Diophantine n-tuples and Their Duals


Diophantus considered rational solutions of the system of equations



An infinite class of solutions (though not all solutions) can be developed from formulas for the areas of triangles expressed in terms of generalized “edge lengths”. Given an arbitrary triangle, let (u1,v1), (u2,v2), and (u3,v3) denote the components of the three edge vectors going clockwise around the triangle, in terms of some Cartesian coordinate system. Since these vectors form a closed loop, we have u1+u2+u3 = 0 and v1+v2+v3 = 0. Now let sj denote the generalized “edge length” defined as



for given constants a,b,c. (If we take a = c = 1 and b = 0, these are simply the actual lengths of the edges.) The area A of the triangle is given by any of the three equivalent expressions



By the generalized version of Heron’s formula, the area of the triangle is also given by



If we define s = (s1 + s2 + s3)/2, this can be expressed more compactly as



To show how this formula gives Diophantine triples, let us define Sj = sj2, and then expand the products on the right hand side and multiply through by 4 to give



This can be re-written in several equivalent forms, including



These three expressions show that the set of numbers {S1,S2,S3} constitutes a solution of the problem of Diophantus mentioned above, with k = (b2-ac)(2A)2.  Incidentally, the above relations can also be written in the explicitly symmetrical form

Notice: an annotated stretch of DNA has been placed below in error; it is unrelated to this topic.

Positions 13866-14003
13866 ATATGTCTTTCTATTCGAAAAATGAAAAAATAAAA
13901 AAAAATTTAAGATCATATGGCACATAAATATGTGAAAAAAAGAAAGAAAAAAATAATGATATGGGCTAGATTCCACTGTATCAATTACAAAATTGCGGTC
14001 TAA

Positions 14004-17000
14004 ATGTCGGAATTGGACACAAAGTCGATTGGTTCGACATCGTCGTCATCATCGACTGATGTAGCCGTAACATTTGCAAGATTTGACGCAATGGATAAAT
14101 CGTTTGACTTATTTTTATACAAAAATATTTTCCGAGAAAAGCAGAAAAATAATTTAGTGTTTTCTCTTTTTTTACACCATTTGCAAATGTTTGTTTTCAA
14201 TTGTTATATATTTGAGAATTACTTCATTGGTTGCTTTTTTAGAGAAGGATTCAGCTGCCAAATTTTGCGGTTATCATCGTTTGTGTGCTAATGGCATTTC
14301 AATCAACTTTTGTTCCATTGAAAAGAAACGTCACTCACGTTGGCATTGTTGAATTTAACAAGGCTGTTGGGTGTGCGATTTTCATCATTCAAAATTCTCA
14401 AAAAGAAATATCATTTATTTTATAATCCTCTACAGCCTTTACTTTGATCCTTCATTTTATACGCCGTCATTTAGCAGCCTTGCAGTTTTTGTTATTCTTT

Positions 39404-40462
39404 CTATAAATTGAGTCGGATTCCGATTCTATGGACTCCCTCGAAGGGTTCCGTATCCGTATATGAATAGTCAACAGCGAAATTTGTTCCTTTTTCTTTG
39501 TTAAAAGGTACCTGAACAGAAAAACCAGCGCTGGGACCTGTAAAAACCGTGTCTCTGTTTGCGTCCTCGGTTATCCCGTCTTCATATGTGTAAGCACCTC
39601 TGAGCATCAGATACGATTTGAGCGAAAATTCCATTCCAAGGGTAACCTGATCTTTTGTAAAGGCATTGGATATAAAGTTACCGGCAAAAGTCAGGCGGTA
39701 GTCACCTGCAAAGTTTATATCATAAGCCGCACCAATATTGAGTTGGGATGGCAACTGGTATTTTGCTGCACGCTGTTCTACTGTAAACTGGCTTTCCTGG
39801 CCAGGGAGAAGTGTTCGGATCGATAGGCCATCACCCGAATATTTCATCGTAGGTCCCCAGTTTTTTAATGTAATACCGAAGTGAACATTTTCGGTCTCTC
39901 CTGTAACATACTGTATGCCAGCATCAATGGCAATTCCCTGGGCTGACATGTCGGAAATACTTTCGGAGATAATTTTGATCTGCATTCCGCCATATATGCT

In the special case when k = 1 the integers {S1,S2,S3} are called a Diophantine triple, and equation (1) reduces to



To illustrate, consider the triangle depicted below



The area of this triangle is A = 1/2, and the edge vectors are (u1,v1) = (0,1), (u2,v2) = (1,-1), and (u3,v3) = (-1,0), so the Sj values are



If we now choose a,b,c such that the discriminant of the quadratic form defining the Sj values is unity, then these values will constitute a Diophantine triple. Therefore we need only choose integers a,b,c such that b2 – ac = 1, which is equivalent to ac + 1 = b2. Of course this condition is independent of the sign of b, so given any Diophantine 2-tuple {a,c} with ac + 1 = b2, we have the Diophantine 3-tuples {a, c, a+c-2b} and {a, c, a+c+2b}. This is easily verified by noting that



The same result can also be reached directly by simply solving the basic identity (2) for any one of the Sj values in terms of the other two. For example, if we solve (2) for S2 we get



This shows that if S1,S2,S3 satisfy (2) then S1S3 + 1 must be a square, and by symmetry so must be S1S2 + 1 and S2S3 + 1, which confirms that every solution of (2) in integers represents a Diophantine 3-tuple. These are called regular Diophantine 3-tuples, to distinguish them from Diophantine 3-tuples that are not solutions of (2). The above discussion also shows that every regular Diophantine 3-tuple can be found by starting with a 2-tuple {a,c} and then extending it to a 3-tuple as described above.